Feed the hungry hummingbirds


There are more than 300 species of hummingbirds, and they are all native to the Americas. Many dwell in the tropics, where flowers (their primary food source) are abundant year-round.

Southern Arizona hosts more than a dozen species and is a migratory path as many head south to Mexico to spend the winter.

The most common hummingbird in the Valley is the Anna’s Hummingbird, named after an Italian duchess. These birds are year-round residents in the lower elevations of the state and will nest here between January and June.

Anna’s are larger than most of their species and the only hummingbird to produce a song. When moving from flower to flower, or during mating season, you can hear a sharp chirping noise coming from this hummer. Most other hummingbirds in the United States are silent.

You can identify these birds by their rose-colored throats and green metallic backs on the male and the light grey chest with red spotting on the throat with a green back and white-tipped tail on the female.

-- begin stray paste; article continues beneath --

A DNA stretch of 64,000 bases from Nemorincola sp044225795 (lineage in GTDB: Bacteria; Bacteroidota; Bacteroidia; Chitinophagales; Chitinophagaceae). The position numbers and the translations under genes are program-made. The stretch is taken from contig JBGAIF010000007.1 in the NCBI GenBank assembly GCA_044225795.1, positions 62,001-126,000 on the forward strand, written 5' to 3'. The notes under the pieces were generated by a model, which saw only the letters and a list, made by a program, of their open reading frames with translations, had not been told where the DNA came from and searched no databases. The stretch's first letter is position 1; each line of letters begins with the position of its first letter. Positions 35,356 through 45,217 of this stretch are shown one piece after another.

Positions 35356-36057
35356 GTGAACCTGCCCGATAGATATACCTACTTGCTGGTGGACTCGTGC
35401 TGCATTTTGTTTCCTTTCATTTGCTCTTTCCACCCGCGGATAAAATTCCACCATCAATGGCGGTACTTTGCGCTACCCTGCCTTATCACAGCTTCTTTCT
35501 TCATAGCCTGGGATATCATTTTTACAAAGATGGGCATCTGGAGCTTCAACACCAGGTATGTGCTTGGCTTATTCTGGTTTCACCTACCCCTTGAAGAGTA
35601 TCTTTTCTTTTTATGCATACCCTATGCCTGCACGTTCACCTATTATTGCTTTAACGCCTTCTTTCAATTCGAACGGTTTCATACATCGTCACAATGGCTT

The male is very territorial and will perform extravagant aerial dives to impress a future mate. But once the courtship is over, he will leave the female to raise the young by herself.

Considering a hummingbird consumes approximately 50% of its weight in sugar daily, feeding five to eight times an hour, it’s a wonder how the mom keeps herself fed, let alone her babies.

If you want to help one of these hungry moms out, you can set up a hummingbird feeder inexpensively in your own yard. There are a variety of shapes and sizes available in pet stores and online for under $20.

Hang the feeder in an area not accessible to ants or pets but where you can view the birds when they come to feed. You don’t need to purchase pre-made nectar; you can make your own using this simple recipe: one part sugar to four parts water.

Bring the sugar and water to a boil, just enough to dissolve the granules. Cool and store it in the refrigerator. It should last about two weeks. Never use honey or artificial sweeteners and never use red food dye because it can hurt the birds.

At first, fill the feeder halfway, to see how much the birds will eat. If your birds don’t drink the nectar in a day or two, replace the food with a fresh supply. Wash the feeder with warm water every few days. If you see black spots in the feeder, it needs washing with hot water and mild soap to get rid of the mold that could possibly make a bird sick.

Once the hummingbirds in your area learn that there is a constant supply of fresh sugar water for them to enjoy, they might tell their friends, and you will have little flying guests over to dine every day.

 

 

 

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